Bruce Clarke reviews Stephan Harding’s Animate Earth and James Lovelock’s recent book on Gaia, the mother of all systems.
Systems theory often seems counter-intuitive. The problem is not with the behavior of systems, but with the conceptually antiquated nature of our intuitions. For instance, typically, “negative” stands to “positive” as deleterious stands to desirable. In the operation of systems, however, negative functions can be desirable and positive ones deleterious. Take feedback: negative feedback generally produces beneficial self-regulation, positive feedback destructive runaway amplification. Closely related to circular functions like feedback is a distinction between “openness” and “closure.” Most of us are politically programmed to laud all things “open” and shun that which is “closed.” But when it comes to the self-regulation of systems through negative feedback, only a “closed loop” will do. Again, “top-down” typically connotes a dictatorial, hierarchical, or undemocratic power structure, whereas “bottom-up” connotes participatory and egalitarian arrangements. However, in a wider analysis of systems, “top-down” names a holistic perspective attuned to emergent behaviors and protective of the integrity of what is being observed, whereas “bottom-up” names a reductionist perspective that takes things to pieces and considers them to be nothing more than the sum of their parts.
At 87, James Lovelock is hale enough to deliver vigorous public addresses, such as his lectures this fall at Stanford University and the American Museum of Natural History in New York City, drawn from his most recent book, The Revenge of Gaia: Earth’s Climate in Crisis and the Fate of Humanity. The originator of the Gaia hypothesis in the early 1970s, which by now has unfolded into the vigorous research program of Gaia theory and its mainstream variant, Earth System Science, Lovelock’s life work promotes a major change in the way we think about the relationship of life on Earth to the Earth. Regrettably, as a systems theorist of global proportions, too much of what Lovelock says is still misperceived as erroneous because counter-intuitive.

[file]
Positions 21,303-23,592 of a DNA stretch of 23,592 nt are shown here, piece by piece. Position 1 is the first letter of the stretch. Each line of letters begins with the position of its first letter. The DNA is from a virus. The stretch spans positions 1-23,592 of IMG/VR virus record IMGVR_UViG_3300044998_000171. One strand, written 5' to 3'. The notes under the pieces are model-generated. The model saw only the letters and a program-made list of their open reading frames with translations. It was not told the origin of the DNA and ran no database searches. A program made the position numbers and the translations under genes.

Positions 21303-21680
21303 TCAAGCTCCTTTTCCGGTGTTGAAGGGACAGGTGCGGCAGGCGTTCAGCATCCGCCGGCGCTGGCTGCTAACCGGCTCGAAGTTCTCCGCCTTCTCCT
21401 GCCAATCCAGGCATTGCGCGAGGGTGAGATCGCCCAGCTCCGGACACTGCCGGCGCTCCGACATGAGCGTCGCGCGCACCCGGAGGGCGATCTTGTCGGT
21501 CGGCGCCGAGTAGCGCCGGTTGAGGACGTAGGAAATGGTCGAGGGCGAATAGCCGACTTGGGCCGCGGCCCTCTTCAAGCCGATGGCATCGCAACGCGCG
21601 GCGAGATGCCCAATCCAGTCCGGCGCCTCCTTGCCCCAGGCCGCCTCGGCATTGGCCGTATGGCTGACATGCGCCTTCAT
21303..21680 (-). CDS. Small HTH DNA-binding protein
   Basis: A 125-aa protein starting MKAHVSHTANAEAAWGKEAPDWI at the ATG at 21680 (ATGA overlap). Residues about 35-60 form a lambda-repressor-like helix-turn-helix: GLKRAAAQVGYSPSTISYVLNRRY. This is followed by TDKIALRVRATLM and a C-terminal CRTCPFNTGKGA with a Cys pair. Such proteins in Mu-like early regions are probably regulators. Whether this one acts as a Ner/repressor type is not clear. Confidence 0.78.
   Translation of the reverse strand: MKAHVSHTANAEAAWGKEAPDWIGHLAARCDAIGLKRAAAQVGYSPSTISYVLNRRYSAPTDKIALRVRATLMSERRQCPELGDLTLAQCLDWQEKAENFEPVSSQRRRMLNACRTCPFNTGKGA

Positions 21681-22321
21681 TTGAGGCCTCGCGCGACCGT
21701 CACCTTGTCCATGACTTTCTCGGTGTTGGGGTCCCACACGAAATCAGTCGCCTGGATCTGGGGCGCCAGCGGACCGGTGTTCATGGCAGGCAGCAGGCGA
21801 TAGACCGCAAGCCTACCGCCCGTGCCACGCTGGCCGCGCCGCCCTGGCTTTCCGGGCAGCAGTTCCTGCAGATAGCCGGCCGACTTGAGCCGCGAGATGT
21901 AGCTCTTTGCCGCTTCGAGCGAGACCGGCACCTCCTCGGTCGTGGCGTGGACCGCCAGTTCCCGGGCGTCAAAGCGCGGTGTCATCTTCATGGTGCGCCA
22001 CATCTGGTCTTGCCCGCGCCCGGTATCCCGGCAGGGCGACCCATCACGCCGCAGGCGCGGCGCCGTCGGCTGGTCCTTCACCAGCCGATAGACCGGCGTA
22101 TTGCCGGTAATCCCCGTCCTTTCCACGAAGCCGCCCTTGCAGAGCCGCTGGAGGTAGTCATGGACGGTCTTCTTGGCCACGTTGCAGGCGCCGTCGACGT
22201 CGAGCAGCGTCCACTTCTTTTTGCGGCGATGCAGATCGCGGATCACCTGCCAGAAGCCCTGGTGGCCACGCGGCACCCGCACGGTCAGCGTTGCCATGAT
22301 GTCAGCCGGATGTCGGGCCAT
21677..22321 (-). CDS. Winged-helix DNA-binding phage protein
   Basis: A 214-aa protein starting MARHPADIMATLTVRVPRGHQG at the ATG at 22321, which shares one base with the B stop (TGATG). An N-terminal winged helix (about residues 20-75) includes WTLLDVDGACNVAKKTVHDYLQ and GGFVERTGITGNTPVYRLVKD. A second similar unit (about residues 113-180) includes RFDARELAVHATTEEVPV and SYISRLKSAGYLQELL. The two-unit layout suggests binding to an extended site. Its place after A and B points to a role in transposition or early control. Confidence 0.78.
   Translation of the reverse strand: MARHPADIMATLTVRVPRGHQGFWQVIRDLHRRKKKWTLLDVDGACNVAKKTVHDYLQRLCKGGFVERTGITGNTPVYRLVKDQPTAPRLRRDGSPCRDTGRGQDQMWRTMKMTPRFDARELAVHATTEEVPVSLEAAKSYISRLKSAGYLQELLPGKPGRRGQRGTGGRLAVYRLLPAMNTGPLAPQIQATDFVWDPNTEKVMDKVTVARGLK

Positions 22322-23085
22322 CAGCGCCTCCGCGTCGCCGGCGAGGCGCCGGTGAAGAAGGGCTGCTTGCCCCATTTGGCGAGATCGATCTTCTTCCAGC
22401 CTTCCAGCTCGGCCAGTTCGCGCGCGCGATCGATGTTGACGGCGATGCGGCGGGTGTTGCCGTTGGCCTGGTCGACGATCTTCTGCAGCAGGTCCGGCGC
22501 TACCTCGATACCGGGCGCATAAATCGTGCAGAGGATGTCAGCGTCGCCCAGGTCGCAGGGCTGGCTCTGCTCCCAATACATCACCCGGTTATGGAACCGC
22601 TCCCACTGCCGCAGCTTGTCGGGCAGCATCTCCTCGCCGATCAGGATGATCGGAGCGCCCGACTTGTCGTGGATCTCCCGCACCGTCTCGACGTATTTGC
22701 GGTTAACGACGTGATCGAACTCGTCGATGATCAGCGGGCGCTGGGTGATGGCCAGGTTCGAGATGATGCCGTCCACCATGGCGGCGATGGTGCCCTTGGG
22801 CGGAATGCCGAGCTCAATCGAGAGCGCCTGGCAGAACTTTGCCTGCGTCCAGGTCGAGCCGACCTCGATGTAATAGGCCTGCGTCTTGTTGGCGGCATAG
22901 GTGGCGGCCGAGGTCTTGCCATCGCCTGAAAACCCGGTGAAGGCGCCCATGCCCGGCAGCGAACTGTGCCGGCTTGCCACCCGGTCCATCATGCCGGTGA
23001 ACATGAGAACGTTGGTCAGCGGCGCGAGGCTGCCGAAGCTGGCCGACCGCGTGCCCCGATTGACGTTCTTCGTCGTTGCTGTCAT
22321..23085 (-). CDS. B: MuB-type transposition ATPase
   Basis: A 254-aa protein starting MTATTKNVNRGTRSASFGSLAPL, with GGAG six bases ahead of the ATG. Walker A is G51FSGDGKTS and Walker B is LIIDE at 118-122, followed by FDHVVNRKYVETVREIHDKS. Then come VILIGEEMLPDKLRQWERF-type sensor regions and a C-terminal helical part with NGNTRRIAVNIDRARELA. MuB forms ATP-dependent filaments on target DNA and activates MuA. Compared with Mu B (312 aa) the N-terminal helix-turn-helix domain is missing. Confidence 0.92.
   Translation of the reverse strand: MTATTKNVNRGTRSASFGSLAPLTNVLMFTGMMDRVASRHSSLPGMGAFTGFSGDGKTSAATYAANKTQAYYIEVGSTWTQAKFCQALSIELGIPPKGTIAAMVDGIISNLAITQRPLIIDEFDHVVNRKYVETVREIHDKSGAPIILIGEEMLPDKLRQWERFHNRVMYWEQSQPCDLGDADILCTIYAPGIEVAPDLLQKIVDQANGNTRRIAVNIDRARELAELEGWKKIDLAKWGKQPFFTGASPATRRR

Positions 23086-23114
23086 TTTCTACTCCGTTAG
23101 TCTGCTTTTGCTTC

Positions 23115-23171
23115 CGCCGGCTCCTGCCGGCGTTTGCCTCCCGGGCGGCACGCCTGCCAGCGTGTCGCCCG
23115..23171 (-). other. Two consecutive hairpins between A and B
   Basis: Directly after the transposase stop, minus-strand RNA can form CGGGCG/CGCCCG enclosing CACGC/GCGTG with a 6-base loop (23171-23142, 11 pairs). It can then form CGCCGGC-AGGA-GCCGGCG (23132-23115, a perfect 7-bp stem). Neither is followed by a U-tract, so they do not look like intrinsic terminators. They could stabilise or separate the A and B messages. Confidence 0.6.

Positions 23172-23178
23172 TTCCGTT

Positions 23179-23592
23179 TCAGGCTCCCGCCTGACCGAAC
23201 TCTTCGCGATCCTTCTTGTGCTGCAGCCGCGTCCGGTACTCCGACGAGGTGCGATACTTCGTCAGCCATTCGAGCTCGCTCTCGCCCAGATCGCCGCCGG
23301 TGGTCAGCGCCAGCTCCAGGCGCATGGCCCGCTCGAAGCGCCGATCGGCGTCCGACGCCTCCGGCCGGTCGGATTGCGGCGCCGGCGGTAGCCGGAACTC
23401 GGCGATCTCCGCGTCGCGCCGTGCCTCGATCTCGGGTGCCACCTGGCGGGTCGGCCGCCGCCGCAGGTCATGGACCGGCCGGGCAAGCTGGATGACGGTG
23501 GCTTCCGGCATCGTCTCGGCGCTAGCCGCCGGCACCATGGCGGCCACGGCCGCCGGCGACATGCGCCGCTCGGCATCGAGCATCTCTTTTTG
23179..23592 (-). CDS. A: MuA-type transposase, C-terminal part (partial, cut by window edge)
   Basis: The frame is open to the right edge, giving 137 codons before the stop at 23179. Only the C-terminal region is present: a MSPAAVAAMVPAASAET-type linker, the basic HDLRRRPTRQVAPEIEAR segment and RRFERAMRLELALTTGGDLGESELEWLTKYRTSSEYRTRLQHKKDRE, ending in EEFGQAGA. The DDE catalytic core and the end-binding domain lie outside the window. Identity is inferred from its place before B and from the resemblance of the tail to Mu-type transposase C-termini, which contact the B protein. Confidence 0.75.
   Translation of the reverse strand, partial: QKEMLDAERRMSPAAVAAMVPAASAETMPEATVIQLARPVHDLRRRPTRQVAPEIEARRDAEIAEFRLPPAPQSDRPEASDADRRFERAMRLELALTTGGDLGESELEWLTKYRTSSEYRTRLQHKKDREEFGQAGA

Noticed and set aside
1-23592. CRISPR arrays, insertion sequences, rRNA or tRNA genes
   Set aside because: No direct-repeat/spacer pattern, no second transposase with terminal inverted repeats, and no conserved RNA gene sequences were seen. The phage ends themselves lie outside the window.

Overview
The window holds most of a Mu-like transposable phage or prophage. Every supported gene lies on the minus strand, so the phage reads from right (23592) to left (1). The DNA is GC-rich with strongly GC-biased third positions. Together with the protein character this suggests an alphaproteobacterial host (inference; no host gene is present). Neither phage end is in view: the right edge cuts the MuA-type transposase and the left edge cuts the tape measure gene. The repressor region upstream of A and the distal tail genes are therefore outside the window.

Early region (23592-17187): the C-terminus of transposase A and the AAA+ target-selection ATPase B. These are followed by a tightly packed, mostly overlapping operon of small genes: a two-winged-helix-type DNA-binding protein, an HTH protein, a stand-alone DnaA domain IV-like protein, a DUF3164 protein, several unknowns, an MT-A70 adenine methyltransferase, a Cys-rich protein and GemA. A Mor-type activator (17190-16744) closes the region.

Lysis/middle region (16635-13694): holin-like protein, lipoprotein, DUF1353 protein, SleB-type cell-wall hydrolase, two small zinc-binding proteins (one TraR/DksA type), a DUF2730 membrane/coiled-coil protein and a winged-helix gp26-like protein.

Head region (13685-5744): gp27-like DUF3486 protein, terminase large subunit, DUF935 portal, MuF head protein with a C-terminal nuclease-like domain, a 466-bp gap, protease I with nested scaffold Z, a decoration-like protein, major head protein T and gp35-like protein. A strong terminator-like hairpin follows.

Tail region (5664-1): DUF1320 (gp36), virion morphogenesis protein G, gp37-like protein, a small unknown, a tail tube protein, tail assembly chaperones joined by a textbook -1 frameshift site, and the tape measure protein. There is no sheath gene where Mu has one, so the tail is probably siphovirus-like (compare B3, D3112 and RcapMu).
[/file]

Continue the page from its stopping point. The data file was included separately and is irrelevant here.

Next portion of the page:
“At last, but maybe too late,” Lovelock writes, “we begin to see that the top-down holistic view, which views a thing from outside and asks it questions while it works, is just as important as taking the thing to pieces and reconstituting it from the bottom up” (8). Gaia theory gathers biology, geology, geochemistry, geophysics, and meteorology into a mature systems science that contains while surpassing the reductivist programs dominant since the 17th century. It is not that Lovelock is responsible for the rise of the systems paradigm, which has its roots in multiple developments that coalesced in the emergence of cybernetics at mid-20th century. But Gaia theory draws systems theory to a millennial head with global environmental consequences.
Perhaps you’ve heard, and may even believe, as Lovelock does, that our civilization is in peril unless we deal with global heating effectively and punctually while time remains to mitigate the damage already done - not to the planetary environment alone, nor to biodiversity alone - but to the current set of geobiological conditions, which have for so long (in human if not geological reckoning) been so favorable for the flourishing of our species. Gaia - the global system that so beautifully emerges from the inextricable interpenetration of the biota with the seas, the skies, and the rocks - will survive us, but not in her present form. Her “revenge” will be to shake us off for having perturbed her into a steamier state, one that we will be able to abide only by migrating in much diminished numbers to the poles. While The Revenge of Gaia is not the best source for a full grounding in Gaian science - for that one can now refer to Stephan Harding’s Animate Earth, which I discuss later - what Lovelock’s latest book does provide is the most pressing explanation for why one should educate oneself about Gaia theory.